Monday, 9 May 2011
紅 / Kurenai / Crimson
Make a mixture of the serious tone and subversive organisation themes of Black Lagoon. Spice with just a dash of the body-modification angst of Saikano. Now mix in large quantities of the sweetness, young man-little girl bonding and slice-of-life silliness of Aishiteruze Baby and Kurenai will look familiar. While it evokes these other titles, however, it closely resembles none of them, and can hardly be called unoriginal. The distance between those different titles ought to give some idea of how easily categorised - or otherwise - a show like Kurenai is.
Kurenai Shinkurou is an ordinary young man, except that after school, he works for an underground organisation, involving himself as the neutral party in some shady affairs and training hard so that he can look after himself when things turn nasty. He even has some secrets for when he’s out of his depth. However, he is an unassuming and rather inept young man who is a long way from professional.
His boss gives him a chance to prove himself with a more important job – acting as bodyguard to a little seven-year-old noble-born girl Kuhouin Murasaki. The bulk of the series is given to this adorable, sheltered little thing learning about the world and growing attached to Shinkurou, until towards the end, when it is discovered just why she needs protecting from her own large and wealthy family.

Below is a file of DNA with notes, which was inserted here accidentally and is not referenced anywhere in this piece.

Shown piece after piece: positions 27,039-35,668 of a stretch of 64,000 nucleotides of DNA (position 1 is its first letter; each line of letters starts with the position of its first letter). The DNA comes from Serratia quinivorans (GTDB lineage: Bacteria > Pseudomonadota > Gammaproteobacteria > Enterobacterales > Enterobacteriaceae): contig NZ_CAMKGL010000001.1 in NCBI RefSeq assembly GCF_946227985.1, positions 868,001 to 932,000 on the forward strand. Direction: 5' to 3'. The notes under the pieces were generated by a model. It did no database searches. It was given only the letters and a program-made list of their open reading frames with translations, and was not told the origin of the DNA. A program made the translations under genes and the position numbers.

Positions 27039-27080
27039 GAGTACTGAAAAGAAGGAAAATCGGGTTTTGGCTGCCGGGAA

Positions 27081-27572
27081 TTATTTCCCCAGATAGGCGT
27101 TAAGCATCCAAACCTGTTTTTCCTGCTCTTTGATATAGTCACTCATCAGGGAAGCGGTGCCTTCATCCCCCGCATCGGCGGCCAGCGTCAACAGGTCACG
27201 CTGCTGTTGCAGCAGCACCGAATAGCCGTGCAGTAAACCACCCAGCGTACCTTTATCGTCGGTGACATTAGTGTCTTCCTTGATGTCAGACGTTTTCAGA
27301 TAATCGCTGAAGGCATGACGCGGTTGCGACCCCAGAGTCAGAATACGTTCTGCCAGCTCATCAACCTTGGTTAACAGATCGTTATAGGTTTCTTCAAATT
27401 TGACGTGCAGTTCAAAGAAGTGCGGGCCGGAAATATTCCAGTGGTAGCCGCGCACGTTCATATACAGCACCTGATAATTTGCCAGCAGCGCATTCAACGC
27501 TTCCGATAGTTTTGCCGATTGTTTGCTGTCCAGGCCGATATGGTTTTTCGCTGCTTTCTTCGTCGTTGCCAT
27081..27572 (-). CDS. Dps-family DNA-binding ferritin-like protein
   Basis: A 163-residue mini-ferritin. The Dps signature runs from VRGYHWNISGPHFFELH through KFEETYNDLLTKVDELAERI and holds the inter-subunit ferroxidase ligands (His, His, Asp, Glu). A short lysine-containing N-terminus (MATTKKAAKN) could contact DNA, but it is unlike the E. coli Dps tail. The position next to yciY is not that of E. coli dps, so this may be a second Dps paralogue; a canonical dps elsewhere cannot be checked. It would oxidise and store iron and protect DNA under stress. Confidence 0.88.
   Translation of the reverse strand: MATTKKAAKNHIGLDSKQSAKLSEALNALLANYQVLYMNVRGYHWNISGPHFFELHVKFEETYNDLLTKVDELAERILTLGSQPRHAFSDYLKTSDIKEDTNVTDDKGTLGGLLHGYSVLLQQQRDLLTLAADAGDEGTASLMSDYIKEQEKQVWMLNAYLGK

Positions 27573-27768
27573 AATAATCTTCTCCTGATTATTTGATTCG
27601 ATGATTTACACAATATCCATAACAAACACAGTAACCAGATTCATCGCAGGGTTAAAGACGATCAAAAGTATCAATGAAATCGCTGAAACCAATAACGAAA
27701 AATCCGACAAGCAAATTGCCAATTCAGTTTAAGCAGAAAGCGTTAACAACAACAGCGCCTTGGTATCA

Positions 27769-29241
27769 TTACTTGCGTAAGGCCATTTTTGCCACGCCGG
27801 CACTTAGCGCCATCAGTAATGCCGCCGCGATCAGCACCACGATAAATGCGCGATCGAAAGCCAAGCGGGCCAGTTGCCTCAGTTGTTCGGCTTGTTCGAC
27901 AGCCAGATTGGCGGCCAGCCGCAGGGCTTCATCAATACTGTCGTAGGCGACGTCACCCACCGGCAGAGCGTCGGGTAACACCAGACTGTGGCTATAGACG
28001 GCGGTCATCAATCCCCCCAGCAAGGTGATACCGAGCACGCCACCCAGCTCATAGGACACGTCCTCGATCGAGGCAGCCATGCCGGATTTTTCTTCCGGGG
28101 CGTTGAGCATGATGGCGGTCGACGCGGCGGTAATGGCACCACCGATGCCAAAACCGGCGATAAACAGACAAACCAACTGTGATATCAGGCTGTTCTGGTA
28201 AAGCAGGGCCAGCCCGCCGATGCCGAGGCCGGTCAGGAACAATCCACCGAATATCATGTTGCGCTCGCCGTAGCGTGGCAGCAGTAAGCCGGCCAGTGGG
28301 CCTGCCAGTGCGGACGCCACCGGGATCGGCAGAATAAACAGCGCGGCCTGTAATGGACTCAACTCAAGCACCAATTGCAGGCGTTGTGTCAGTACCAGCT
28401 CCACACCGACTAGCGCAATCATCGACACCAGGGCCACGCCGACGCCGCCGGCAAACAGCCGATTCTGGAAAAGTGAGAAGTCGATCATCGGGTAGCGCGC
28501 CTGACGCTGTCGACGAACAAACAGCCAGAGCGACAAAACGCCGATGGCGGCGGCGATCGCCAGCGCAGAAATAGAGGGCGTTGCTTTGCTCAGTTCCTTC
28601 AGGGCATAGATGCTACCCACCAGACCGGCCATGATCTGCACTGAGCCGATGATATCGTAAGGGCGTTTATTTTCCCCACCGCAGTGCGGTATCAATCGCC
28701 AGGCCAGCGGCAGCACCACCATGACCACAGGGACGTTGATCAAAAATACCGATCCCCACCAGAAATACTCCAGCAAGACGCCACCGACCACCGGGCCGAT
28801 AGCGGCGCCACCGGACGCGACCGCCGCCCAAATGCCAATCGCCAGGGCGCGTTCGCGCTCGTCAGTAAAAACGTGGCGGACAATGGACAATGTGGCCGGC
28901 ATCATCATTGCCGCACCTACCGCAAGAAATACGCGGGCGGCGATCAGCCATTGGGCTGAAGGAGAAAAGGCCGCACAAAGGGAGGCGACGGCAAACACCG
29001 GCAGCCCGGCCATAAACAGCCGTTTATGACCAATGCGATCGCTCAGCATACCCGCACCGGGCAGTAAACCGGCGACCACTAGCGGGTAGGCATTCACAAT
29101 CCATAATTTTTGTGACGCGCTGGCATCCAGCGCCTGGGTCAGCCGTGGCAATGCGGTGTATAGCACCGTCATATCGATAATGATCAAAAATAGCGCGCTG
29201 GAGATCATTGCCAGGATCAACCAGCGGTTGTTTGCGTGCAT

A nicely-animated work from a small studio, Kurenai won’t cause very large ripples but has a lot of appeal for those who watch it. It has sophistication, extreme cuteness, impressive fights and some very funny scenes. It deftly weaves together its overarching and serious plot with heartfelt slice-of-life moments, and there are some excellent characters on display, put into often absurd situations but still believable and easy to identify with.
Some things seem odd: the body-modification angle is the only really supernatural thing in the series and thus seems totally superfluous and somewhat jarring. The other major problem with the series is that while its characters are rich and its tone indicative of the literary source (albeit a light novel), at only twelve episodes, it doesn’t quite manage to flesh its world out in the necessary depth, leaving a sense of incompleteness to Benika’s organisation, Shinkurou’s past and a fair few characters.
Well above average, but not essential.
(originally written 30.11.08. An OVA has since been released)